The disposal of corpses in an ethnicized civil war: Croatia, 1941–45
in Human remains and mass violence

This chapter discusses the massacres carried out by the Ustaša in Croatia during the Second World War. It provides a brief presentation of the historical background, and describes the massacres carried out by the Ustaša militia and their corpse disposal methods. The chapter also discusses German and Italian reactions to discoveries of the physical traces of the massacres. The Germans supported the Ustaša in the transformation of Croatia into an ethnically homogenized state, and in doing so initially accepted the violent actions of Ustaša militias. The Germans had more difficulties dealing with the locations of the mass murders carried out by their Ustaša partners. The chapter raises the question of the extent to which the gruesome staging of death, using the corpses of killed opponents, might be part of the communications history of a civil war. Mass rape is typically an aspect of the violence in a civil war.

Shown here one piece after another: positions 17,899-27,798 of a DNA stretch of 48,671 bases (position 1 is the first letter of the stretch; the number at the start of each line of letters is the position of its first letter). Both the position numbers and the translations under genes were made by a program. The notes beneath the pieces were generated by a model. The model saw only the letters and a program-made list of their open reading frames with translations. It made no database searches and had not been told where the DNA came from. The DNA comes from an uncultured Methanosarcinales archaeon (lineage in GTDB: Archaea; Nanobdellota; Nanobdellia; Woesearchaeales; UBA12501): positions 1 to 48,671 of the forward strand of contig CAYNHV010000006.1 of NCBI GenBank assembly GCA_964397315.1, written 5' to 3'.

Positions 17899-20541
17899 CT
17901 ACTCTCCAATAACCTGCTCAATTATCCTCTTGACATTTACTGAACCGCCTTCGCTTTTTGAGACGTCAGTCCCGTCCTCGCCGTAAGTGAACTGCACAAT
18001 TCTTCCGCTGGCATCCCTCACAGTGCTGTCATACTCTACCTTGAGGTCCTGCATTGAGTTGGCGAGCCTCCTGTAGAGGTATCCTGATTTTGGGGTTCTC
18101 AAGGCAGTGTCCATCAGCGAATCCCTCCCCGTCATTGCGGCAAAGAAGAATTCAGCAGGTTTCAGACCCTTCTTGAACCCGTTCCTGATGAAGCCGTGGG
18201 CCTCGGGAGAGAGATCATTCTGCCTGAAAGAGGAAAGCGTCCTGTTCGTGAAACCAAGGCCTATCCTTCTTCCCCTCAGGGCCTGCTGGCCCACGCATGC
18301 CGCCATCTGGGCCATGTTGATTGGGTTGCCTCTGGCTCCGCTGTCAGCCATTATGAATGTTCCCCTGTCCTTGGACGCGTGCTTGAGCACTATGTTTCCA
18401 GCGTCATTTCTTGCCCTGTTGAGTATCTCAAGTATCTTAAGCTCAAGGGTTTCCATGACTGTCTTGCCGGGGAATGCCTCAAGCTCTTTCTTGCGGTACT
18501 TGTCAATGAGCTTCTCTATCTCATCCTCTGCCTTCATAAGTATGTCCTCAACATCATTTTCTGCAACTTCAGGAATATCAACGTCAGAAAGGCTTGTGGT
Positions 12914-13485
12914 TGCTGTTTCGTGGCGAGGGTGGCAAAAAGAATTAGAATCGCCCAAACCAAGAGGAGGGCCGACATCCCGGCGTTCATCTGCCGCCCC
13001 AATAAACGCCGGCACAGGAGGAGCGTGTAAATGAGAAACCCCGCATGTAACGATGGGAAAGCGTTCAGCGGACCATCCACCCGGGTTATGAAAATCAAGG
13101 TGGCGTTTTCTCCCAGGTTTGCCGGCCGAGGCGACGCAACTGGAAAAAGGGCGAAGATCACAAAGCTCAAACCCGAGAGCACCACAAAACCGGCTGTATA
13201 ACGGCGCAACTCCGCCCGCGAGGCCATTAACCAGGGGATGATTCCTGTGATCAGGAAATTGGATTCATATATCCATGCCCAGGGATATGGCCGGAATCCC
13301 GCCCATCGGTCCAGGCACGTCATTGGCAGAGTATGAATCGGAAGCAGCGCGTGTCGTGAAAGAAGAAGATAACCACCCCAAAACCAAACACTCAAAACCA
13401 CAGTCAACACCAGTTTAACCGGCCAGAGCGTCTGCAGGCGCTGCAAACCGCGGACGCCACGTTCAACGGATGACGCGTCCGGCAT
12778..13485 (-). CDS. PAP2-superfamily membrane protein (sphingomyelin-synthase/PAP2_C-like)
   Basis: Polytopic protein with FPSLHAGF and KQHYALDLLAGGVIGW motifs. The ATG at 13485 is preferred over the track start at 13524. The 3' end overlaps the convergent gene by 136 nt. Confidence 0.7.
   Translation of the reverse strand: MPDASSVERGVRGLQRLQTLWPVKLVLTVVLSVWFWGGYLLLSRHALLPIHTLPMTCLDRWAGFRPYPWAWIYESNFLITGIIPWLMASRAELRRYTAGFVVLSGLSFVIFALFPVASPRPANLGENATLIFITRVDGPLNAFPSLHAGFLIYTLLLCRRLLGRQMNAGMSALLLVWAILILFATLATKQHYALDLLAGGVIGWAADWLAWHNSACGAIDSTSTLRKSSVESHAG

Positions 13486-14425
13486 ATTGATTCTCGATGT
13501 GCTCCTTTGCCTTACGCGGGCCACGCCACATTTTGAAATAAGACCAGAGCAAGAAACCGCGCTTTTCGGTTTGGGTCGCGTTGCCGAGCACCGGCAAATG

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Human remains and mass violence

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